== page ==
Supreme Court: Public Accounts Committee acted unlawfully in Kerins hearing
A woman has been granted a declaration that the Public Accounts Committee acted unlawfully in conducting a public hearing in a manner significantly outside its terms of reference, which also departed significantly from the terms of her invitation to attend the hearing.
Delivering the Supreme Court’s judgment, the Chief Justice, Mr Justice Frank Clarke, also made an order substituting the Dáil for the members of the committee who were named as defendants in the proceedings.
In February 2019, the Supreme Court ruled that the separation of powers principle did not preclude the courts from considering a case brought by a private individual against members of the Public Accounts Committee (PAC).
In the principal judgment of the Court, it was held that the PAC acted “significantly outside its terms of reference” in its treatment of Angela Kerins, who tried to take her own life after she attended the PAC voluntarily in February 2014.
The Supreme Court directed that a further hearing was necessary to determine two particular issues before the Court could consider making make a declaration that the PAC acted unlawfully. As such, Mr Justice Clarke outlined the remaining matters for further consideration:
- The issue of the appropriate defendants in the context of the allegations against the PAC;
- The factual issue concerning the proper characterisation of the actions of the PAC as a whole.
The appropriate defendants
Considering whether it would be appropriate to join the Dáil as a respondent in the proceedings in substitution for the individual members of the PAC and the Clerk of the Dáil, Mr Justice Clarke said that it was unusual for this to occur after a substantive judgment had been given, but that it was clear that the relevant interests of the Dáil were fully represented at all stages of the process – so that it was simply a technical question of specifying the precise identity of the correct defendant rather than seeking to join a new party with a different interest which had not been fully protected.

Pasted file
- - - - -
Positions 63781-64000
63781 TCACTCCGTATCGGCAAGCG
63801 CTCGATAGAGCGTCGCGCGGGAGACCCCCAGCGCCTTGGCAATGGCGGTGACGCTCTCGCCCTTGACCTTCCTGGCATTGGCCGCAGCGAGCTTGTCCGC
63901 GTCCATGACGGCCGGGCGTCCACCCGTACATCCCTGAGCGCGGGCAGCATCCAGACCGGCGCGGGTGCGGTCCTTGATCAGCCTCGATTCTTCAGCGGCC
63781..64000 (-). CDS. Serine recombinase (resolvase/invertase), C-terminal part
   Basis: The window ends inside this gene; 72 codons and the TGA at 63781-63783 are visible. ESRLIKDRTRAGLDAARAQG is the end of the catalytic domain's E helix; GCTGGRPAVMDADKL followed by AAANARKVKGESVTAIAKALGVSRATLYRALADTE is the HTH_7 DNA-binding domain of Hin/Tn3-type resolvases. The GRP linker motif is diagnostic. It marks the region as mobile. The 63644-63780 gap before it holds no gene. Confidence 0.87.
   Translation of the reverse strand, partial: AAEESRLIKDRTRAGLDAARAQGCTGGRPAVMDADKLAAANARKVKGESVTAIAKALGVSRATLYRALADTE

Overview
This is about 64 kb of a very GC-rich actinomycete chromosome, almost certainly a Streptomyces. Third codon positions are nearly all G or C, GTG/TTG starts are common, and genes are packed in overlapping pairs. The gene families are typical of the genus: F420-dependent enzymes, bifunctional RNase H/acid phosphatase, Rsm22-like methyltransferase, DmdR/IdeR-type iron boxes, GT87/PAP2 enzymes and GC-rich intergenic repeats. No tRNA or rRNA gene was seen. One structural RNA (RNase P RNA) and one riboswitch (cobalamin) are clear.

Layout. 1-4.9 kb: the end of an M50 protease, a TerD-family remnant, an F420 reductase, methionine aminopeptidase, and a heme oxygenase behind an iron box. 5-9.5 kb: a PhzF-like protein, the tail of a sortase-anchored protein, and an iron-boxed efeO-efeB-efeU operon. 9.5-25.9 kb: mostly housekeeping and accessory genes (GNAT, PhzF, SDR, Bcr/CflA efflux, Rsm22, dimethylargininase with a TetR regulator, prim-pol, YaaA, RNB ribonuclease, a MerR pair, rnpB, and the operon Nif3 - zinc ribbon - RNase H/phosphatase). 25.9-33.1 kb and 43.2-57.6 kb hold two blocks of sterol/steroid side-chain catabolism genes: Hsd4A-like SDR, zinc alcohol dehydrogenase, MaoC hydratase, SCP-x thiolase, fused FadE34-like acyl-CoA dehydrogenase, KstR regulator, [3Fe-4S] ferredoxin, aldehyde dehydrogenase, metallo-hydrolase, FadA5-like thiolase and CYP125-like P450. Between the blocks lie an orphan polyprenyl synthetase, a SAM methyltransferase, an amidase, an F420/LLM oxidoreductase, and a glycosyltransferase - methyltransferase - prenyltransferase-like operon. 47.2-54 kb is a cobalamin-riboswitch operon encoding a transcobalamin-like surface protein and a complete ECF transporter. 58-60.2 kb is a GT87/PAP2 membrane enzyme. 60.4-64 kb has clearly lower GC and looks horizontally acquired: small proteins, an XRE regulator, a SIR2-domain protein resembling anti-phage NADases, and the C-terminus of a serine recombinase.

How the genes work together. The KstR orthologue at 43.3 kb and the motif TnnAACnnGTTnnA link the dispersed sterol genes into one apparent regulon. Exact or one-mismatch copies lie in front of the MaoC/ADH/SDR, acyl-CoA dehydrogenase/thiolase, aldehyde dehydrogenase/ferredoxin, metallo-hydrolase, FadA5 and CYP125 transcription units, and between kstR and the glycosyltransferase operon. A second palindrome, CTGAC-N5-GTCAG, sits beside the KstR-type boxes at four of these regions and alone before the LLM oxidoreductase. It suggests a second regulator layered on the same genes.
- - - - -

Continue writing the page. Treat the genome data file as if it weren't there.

On that basis, he said the Court would make an order substituting the Dáil for the named defendants, with the exception of Ireland and the Attorney General.
Before moving on to consider the second question, Mr Justice Clarke added that the fact that a House or the Houses of the Oireachtas can be joined as a defendant in cases like the present, this did not alter the justiciability of any particular claim. In this regard he emphasised the limitations on the jurisdiction of the Court under the Constitution analysed in the principal judgment and in the O’Brien case.
Actions of the Public Accounts Committee
Mr Justice Clarke said the Court was of the view that it was appropriate to characterise the actions of the PAC as being such that Ms Kerins was invited to attend before the committee on one basis, but the committee acted in a significantly different matter once she attended.
In reaching this conclusion, the Court considered the terms set out in a detailed letter of invitation, terms which were confined to the outturn and outcome of the payments made to Rehab under the three schemes identified in the correspondence. What actually transpired at the hearing was significant questioning on areas well outside the terms of the invitation.
Mr Justice Clarke said that the PAC “condoned the significant departure by at least three deputies from the terms of the invitation issued to Ms Kerins, extended to include reference to her salary”. On that basis, he said it was appropriate to make a declaration that the committee acted unlawfully.
In the circumstances, Mr Justice Clarke said the Court would grant a declaration in the following terms:
A declaration that, by conducting a public hearing in a manner which was significantly outside of its terms of reference and which also departed significantly from the terms of an invitation by virtue of which a citizen was requested to attend, the Public Accounts Committee of Dáil Éireann acted unlawfully.
Whether Ms Kerins should be entitled to damages will be decided at a further hearing in the High Court.
- by Seosamh Gráinséir for Irish Legal News
© Irish Legal News Ltd 2020